Status (e.g., foster care, CW) Families who had been investigated for child maltreatment
Location/Institution: Illinois
Summary: (To include comparison groups, outcomes, measures, notable limitations) Researchers randomly drew cases from the Illinois Child Abuse and Neglect Tracking System, where there was a recurrence of abuse within 60 days of investigation initiation. Cases where re-abuse had not occurred were also drawn. Two samples were drawn: One from the overall database and one from a subgroup of intact families only. In Study 1, the presence of a CERAP Assessment within 24 hours of initial investigation was not a predictor of whether maltreatment reoccurred. However, in this sample, virtually all cases had a completed assessment. In the intact family sub-sample, completion of a CERAP within 5 days of assignment was associated with significantly lower odds of having maltreatment reoccur. The data suggests the effect may be related to higher rates of contact caseworkers and receipt of more services within the 60-day period. One limitation is that the data was unable to provide explanations of why a CERAP had not been completed in those cases where it was not.
Length of post-intervention follow-up: None

Fluke, J., Edwards, M., Bussey, M., Wells, S., & Johnson, W. (2001). Reducing recurrence in Child Protective Services: Impact of a targeted safety protocol. Child Maltreatment, 6(3), 207-218.
Type of Study: Pretest/Posttest using archival data
Number of participants: Unknown
Population:
Age Range: 0-17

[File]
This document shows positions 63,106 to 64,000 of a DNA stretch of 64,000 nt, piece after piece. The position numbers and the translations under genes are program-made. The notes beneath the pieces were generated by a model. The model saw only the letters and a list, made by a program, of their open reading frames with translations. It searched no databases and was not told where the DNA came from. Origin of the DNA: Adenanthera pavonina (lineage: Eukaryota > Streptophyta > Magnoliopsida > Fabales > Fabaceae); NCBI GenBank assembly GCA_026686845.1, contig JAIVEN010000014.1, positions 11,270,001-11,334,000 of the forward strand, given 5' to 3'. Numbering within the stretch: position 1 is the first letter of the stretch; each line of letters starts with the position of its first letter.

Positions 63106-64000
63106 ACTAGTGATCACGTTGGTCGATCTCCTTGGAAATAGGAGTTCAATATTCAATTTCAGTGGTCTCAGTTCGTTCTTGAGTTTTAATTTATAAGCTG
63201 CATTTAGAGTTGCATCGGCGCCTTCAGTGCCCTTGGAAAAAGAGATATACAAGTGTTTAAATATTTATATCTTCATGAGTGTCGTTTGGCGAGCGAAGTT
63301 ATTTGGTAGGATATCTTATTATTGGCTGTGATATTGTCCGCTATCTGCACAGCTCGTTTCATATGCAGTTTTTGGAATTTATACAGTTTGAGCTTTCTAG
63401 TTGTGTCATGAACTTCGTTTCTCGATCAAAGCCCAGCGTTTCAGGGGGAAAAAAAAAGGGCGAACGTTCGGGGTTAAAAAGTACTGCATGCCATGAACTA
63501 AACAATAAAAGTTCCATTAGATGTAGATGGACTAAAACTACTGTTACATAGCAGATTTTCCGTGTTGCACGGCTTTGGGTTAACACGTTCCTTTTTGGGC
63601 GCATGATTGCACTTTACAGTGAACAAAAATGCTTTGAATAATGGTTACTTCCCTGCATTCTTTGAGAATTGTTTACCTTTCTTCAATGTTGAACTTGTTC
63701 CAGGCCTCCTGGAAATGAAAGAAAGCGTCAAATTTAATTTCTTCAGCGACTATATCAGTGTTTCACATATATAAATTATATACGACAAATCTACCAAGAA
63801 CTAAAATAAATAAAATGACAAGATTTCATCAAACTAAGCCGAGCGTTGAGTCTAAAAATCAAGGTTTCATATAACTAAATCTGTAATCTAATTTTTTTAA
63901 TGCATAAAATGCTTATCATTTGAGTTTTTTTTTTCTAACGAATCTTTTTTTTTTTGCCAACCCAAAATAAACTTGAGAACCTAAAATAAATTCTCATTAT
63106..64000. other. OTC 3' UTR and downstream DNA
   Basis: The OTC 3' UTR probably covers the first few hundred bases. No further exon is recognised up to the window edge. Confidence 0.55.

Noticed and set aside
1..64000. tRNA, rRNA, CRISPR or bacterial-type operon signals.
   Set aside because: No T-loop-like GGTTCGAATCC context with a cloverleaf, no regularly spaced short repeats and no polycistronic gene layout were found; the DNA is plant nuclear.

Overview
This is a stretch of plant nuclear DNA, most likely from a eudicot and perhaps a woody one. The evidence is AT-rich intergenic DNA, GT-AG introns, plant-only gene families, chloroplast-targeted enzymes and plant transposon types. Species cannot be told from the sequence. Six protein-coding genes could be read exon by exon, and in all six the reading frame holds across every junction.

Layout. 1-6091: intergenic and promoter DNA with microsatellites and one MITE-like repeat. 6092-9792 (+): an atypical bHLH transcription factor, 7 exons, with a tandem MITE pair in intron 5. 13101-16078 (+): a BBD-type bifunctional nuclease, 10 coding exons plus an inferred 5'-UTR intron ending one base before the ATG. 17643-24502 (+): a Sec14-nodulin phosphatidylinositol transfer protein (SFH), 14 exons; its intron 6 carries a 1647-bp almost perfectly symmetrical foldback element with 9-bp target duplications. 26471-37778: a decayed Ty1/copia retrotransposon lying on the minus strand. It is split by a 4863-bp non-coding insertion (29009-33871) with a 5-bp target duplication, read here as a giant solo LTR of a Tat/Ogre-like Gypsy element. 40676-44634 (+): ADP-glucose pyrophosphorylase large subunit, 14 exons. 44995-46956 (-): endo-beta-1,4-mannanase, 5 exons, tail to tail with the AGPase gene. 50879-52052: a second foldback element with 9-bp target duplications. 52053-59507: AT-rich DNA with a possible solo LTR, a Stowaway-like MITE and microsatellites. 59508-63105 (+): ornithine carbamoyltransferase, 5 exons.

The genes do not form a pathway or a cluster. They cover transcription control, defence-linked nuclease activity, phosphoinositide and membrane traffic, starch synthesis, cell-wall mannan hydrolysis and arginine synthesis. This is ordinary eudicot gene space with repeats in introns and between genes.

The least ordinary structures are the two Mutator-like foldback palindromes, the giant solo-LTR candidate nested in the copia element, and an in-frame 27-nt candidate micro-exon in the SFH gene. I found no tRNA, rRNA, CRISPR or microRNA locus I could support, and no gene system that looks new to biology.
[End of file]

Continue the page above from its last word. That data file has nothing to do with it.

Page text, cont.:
Race/Ethnicity: Not given
Status (e.g., foster care, CW): Families involved with the Illinois Department of Children and Family Services.
Location/Institution: Illinois
Summary: (To include comparison groups, outcomes, measures, notable limitations) Using the Child Abuse and Neglect Tracking System (CANTS), rates of child abuse reports were measured before and after the introduction of the Child Endangerment Risk Assessment Protocol (CERAP). The researcher examined total number of reports, allegations, substantiated reports and cases where protective custody was taken. Decreases were shown in all reports over the first two years that the program was implemented. Short-term recurrence (within 60 days), the main target of risk assessment, also showed statistically significant reduction over the first two years. Statistical analysis was done to rule out the possibility that the apparent effects of the program were due to a general decline in abuse reports or changes in policy that redefined risk among cases where children were in the care of relatives. The program was shown to have probable effects independent of those factors. However, the design of the study did not allow all possible contributing factors to the reduction in abuse reports.
Length of post-intervention follow-up: None

References:
There are no reference articles on Child Endangerment Risk Assessment Protocol (CERAP).